Top European Muslim calls for Aubenas release

10th June 2005, Comments 0 comments

DUBLIN, June 10 (AFP) - One of the Muslim world's most influentual figures in Europe called Friday for the unconditional release of a French journalist who was kidnapped in Baghdad five months ago, as well as a prompt withdrawal of US and other foreign military forces in Iraq.

DUBLIN, June 10 (AFP) - One of the Muslim world's most influentual figures in Europe called Friday for the unconditional release of a French journalist who was kidnapped in Baghdad five months ago, as well as a prompt withdrawal of US and other foreign military forces in Iraq.  

Sheikh Hussein Halawa, secretary general of the European Council for Fatwa and Research, said he was ready to go to Iraq if necessary to secure the release of Florence Aubenas.   Aubenas, a senior correspondent for the French newspaper Liberation, and her interpreter Hussein Hanun al-Saadi went missing after leaving the journalist's hotel in Baghdad on January 5.  

They are among more than two dozen foreigners still unaccounted for after being taken captive in Iraq. Demonstrations of support for the missing pair took place across France last weekend.  

"I must say that I am very much against the captivity of the French journalist," Halawa, speaking in Arabic through an interpreter, told AFP in Dublin on the 155th day of Aubenas's disappearance.  

"I would like to state that this is against the Islam that I believe in and I call on them to release her and all the captives they have taken."  

Halawa felt confident that his appeal would be heard by the kidnappers, five days after a similar plea was sent out from Saudi Arabia by Sheikh Abdullah Ibn Bayya, vice president of the International Organisation of Ulema and a member of the European Council for Fatwa and Research.  

"After the call made by Sheikh Ibn Bayya, and after my call today, I think this will touch their hearts (those of the hostage takers) and that they will soon release the captives," he said.  

"I am ready to go and ready to do anything that may assist in the release of the captives."  

Serge July, co-founder and director of Liberation, said last weekend that there were "a number of indirect pieces of evidence which guarantee" that Aubenas is alive, but acknowledged that there was "no direct proof of life."  

Based in Ireland, the European Council for Fatwa and Research is a private foundation, created in 1997, that brings together more than 30 Muslim religious leaders, jurists and other prominent figures living in Europe, the Middle East, Mauritania, Pakistan and Sudan.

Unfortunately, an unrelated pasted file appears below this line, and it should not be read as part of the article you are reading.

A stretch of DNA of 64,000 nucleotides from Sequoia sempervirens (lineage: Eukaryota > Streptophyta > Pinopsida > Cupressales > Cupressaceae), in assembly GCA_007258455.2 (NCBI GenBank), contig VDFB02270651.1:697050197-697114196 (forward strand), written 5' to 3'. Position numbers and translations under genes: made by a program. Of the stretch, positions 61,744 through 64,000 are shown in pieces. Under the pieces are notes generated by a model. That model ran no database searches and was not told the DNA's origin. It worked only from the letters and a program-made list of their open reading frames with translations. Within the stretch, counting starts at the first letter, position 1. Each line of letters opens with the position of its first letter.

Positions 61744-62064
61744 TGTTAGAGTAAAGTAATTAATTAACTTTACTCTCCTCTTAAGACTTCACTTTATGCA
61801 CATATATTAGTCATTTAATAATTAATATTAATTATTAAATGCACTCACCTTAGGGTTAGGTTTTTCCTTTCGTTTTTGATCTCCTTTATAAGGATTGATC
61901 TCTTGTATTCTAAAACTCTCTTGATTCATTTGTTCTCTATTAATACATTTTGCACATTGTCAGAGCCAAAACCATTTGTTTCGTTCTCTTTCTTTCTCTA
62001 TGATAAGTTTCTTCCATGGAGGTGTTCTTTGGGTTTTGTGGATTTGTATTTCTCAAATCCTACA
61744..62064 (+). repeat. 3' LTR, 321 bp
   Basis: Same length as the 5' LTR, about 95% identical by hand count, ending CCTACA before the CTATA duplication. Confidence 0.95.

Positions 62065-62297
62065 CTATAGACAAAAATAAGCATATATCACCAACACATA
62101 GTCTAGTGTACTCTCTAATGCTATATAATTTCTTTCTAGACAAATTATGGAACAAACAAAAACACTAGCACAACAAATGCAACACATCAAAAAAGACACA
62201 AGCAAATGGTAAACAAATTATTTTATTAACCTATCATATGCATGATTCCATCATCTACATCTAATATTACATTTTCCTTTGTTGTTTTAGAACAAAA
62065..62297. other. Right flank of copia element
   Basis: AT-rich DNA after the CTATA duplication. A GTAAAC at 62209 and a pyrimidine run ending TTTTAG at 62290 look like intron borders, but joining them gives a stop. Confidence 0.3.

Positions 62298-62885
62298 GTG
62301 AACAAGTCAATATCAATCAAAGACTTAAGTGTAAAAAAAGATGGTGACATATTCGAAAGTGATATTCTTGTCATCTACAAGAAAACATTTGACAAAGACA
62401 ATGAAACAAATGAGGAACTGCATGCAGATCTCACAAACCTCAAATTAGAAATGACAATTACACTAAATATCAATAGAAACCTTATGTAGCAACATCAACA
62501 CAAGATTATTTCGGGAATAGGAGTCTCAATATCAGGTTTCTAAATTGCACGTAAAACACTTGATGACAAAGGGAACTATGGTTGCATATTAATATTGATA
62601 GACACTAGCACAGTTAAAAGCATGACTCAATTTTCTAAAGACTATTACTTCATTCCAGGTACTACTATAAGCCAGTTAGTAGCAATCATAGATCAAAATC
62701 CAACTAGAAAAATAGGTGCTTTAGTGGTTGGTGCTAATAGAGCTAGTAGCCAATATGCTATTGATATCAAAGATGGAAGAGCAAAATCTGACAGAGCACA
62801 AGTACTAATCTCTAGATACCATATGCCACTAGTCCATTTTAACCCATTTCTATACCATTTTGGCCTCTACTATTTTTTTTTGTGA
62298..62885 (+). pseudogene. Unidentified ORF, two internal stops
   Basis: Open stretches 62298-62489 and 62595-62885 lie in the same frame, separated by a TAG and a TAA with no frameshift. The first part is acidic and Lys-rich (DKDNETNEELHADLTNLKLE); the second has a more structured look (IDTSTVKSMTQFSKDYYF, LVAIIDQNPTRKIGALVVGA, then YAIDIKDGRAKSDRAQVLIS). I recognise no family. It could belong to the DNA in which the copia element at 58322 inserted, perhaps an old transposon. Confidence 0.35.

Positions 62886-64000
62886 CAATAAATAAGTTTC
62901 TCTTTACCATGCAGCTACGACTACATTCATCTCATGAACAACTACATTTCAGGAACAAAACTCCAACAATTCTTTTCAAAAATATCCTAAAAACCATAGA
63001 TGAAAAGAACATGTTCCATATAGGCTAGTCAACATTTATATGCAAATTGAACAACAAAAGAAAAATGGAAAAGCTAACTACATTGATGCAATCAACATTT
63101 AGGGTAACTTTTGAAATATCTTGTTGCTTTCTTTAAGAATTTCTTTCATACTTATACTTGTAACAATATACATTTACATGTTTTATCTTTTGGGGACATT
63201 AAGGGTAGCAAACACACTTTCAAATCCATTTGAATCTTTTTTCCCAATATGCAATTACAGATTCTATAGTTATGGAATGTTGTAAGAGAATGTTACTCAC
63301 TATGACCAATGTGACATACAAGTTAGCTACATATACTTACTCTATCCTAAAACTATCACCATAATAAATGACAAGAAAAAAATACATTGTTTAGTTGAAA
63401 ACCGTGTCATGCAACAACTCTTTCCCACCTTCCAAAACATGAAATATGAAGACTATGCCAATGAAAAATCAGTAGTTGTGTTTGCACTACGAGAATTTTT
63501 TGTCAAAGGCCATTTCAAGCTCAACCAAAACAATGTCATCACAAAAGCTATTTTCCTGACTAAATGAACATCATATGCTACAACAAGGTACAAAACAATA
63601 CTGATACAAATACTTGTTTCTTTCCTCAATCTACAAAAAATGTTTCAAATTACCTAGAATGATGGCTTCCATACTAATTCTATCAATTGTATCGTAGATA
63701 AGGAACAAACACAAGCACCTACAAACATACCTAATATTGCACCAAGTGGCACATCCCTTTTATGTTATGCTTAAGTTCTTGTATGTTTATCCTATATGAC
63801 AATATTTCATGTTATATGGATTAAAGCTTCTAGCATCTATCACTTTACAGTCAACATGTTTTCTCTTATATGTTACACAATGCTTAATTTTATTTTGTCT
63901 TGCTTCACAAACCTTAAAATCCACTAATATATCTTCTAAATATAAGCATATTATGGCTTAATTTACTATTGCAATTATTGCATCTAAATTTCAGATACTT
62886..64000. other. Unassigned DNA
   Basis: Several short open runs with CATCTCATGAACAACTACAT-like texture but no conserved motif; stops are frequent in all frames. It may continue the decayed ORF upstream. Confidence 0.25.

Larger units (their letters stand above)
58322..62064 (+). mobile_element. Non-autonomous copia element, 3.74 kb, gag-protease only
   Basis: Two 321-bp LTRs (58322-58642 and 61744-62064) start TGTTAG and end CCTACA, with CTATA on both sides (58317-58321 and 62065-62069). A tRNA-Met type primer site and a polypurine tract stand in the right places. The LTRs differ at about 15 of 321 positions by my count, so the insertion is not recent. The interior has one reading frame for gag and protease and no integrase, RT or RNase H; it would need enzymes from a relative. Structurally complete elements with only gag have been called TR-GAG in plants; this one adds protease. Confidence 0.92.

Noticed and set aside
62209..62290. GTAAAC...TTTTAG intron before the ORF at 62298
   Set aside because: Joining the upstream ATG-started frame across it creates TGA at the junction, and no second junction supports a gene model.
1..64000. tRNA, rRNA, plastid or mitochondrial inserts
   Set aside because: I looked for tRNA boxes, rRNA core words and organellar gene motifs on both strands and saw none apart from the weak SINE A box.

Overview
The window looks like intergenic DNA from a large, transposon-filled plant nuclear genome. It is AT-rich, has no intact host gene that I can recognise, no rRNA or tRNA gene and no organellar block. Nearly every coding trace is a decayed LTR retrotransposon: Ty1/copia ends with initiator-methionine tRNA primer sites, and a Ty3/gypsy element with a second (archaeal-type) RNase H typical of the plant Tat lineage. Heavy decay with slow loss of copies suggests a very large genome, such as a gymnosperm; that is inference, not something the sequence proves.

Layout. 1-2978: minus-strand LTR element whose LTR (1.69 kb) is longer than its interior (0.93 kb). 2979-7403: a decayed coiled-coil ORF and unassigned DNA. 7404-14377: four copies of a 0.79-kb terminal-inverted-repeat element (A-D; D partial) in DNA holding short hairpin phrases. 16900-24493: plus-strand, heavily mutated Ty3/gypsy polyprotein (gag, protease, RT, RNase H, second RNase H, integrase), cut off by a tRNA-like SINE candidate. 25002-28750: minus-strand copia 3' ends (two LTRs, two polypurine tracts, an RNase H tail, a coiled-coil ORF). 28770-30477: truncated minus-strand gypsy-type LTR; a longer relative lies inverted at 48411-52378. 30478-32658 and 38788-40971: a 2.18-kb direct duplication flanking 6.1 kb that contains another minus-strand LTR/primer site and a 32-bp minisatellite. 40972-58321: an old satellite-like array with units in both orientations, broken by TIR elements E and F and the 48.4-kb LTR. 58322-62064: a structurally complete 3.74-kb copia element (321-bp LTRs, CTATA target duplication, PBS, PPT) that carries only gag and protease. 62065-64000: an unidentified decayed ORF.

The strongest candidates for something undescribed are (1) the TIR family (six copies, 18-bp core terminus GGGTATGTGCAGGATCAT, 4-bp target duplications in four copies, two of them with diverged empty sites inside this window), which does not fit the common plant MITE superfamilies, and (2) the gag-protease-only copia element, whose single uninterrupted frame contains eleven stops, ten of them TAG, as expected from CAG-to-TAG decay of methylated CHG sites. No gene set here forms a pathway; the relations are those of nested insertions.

Halawa said the overall situation in Iraq, more than two years after the US and British invasion that overthrew Saddam Hussein's regime, remains "very painful," and he urged foreign military forces to leave as soon as possible.  

"I call on people in Iraq to renounce fanaticism and tribalism and come together and unite," he said.  

"I also call on the occupying forces to leave Iraq. The day they leave Iraq, then the people of Iraq can unite, I trust the Iraqi people and I think they can look after themselves and manage their own affairs."  

Referring to the Aubenas case, Halawa said: "I think the kidnapping has a negative impact on those who don't understand the true image of Islam."  

"But there are a lot of people who do understand the true image of Islam and are still taking these kind of actions," he added.  

"I call on those who have kidnapped to take into consideration the fact that this is not in harmony with Islam, and also to think of the Islamic Dawa and the Muslims who have good relations with people of different parts of Europe."  

"Such a behaviour is not good with regard to the Muslim relations with the European people who have opened their lands to Muslims. This is against Islam as a religion. We condemn this and we condemn all kinds of violence all over the world."

© AFP

Subject: French News

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